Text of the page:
4. Instead of sugary soda and alcohol mixers…If you’re planning on indulging in a cocktail, skip the soda and brightly colored juices. “Use your calories on your meat and side dish; don’t also spend them on liquid calories,” O’Shea says. Try water with lemon and cucumber, an herbal iced tea with lemon and mint, or sparkling water with a splash of fruit juice.  They get only half-credit for this one.  As I mentioned, there isn't a better drink to pair with barbecue than an ice-cold glass bottle of Mexican Coke.  When you spend all day slaving over a smoker or a grill, you earn it.  Blueberry mojitos are another favorite alcoholic drink to pair with barbecue.  Of course ditching alcohol is a great way to save calories, so that's why I say they get half-credit for this one since they are absolutely right in this regard.  Stay hydrated, by all means.
    As I mentioned, they did have a few good suggestions:
    1. Instead of pie…A seasonal solution to your sweet tooth: grilled fruit. Throw peaches and pineapple on the grill, and serve them with one small scoop of ice cream. A slice of peach pie can set you back more than 300 calories, where a serving of grilled peaches and a scoop of fat-free frozen yogurt comes to only about 160.  Yes!  Grilled fruits are awesome!  You can put a nice minty glaze on them, or sprinkle some cinnamon on them.  If you have a rotisserie, shove a cinnamon-coated pineapple on it and slice away!  Recoat with cinnamon after you slice away pieces, and keep it rotating on the grill.
    2. Instead of creamy chip dips…Replace sour cream- and mayonnaise-based dips with homemade salsa, guacamole, or Greek yogurt mixed with herbs. Two tablespoons of chip dip runs at about 60 calories and 5 grams of fat, where salsa carries only 35 calories per half cup and no fat. Likewise, guacamole—in moderation—fills you with healthy fats and at 40 calories for two tablespoons.  Veggie trays are great at barbecues, and there are tons of great, healthy dip recipes out there!  Experiment!
    3. Instead of potato chips… Food Should Taste Good chips are made with quinoa and flaxseed, which provide a dose of fiber and protein you won’t find in a bag of Ruffles. “I don’t feel so guilty about eating them,” says O’Shea. For an even healthier dunkable snack, station chopped carrots and peppers near the chips and dip, which will encourage you—and your guests—to grab for nutrient-rich veggies instead of fat-filled chips.  Though there is a certain level of nostalgia that goes with eatting Ruffles (they have ridges!) at a backyard barbecue, I've had some of the Food should Taste Good chips, and they're not too shabby.  Personally, I save my calories for the grilled foods.  Veggie trays are a great appetizer!  Grilled veggie skewers are even better!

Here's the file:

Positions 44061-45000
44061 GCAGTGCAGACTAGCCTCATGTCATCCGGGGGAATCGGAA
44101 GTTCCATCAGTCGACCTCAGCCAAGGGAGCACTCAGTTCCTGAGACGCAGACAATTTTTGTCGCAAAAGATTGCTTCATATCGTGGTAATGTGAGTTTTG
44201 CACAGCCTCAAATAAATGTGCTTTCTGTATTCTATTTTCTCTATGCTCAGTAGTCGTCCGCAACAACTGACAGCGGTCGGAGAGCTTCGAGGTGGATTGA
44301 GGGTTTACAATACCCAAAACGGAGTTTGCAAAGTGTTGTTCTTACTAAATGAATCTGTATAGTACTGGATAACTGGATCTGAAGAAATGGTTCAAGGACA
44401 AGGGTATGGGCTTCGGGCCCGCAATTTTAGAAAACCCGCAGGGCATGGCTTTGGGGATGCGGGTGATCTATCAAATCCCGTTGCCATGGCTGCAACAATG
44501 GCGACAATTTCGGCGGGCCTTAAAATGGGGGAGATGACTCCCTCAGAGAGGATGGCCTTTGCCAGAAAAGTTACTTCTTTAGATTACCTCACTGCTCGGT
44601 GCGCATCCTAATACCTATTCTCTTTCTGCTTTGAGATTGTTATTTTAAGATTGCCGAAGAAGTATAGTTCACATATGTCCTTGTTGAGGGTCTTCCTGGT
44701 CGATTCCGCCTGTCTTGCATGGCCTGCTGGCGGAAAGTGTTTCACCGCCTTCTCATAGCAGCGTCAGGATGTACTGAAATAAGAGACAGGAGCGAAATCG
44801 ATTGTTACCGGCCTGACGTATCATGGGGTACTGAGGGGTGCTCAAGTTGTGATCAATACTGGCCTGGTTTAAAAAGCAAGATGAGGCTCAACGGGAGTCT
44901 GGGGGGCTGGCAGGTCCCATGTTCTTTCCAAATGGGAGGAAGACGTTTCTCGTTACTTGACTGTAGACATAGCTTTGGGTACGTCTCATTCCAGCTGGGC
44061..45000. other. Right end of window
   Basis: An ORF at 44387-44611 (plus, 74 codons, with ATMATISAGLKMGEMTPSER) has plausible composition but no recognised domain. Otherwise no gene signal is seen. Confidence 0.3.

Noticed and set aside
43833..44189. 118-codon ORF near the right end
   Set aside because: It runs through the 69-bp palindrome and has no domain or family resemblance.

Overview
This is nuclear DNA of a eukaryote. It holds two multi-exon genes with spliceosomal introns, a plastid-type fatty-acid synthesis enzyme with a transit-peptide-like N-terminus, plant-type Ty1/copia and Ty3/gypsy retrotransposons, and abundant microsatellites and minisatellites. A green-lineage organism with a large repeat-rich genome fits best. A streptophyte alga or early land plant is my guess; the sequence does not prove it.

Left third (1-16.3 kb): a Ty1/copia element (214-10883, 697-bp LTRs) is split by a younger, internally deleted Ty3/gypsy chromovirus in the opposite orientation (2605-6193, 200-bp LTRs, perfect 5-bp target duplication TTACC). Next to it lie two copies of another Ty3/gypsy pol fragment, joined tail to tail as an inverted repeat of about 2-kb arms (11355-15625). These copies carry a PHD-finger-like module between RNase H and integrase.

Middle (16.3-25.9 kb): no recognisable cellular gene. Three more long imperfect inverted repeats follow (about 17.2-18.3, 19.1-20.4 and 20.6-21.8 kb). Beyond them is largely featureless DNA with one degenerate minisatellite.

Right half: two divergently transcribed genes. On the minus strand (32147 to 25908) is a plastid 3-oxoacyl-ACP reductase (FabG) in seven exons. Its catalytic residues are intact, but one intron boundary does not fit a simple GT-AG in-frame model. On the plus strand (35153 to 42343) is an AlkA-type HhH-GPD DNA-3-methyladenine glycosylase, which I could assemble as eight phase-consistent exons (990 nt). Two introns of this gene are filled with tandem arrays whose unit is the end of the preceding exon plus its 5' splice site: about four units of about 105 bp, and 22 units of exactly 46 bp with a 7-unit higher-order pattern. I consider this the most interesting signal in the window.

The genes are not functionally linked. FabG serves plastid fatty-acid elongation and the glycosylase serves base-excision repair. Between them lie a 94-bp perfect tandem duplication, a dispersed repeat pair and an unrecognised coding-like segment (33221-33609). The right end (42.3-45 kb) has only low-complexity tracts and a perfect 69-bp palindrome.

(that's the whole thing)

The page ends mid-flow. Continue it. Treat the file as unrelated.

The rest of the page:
4. Instead of traditional potato salad…“Focus on recipes that use dressings made with olive oil and vinegar instead of mayonnaise,” O’Shea says.  If creaminess is a must, substitute Greek yogurt for up to half the mayonnaise in the recipe—you shouldn’t be able to taste the difference.  I've never been a big fan of potato salad since it contains so much mayonnaise.  After about 3 bites, I'm done.  I know the majority of people wouldn't even consider it to be a real barbecue if it didn't have potato salad, and they just might try to stab you with a fork if you didn't offer a potato salad.  My dude does a great bananas and spuds potato salad.  The name freaks people out, and some people don't like it since it's not your stereotypical potato salad.  It involves blanching bananas, and it's not a typical mayonnaise based potato salad.  It's really good, and it's very different.  You'll either like it or hate it.  I like it because it's creative and different!
    So get out there and grill up a barbecue feast!  You'll know it's a successful barbecue when everyone is sitting down at the table, they've got both of their hands holding some pork ribs up to their mouth, and the room is completely silent - except for some sounds of food-joy.  That, folks, is what a good barbecue is all about!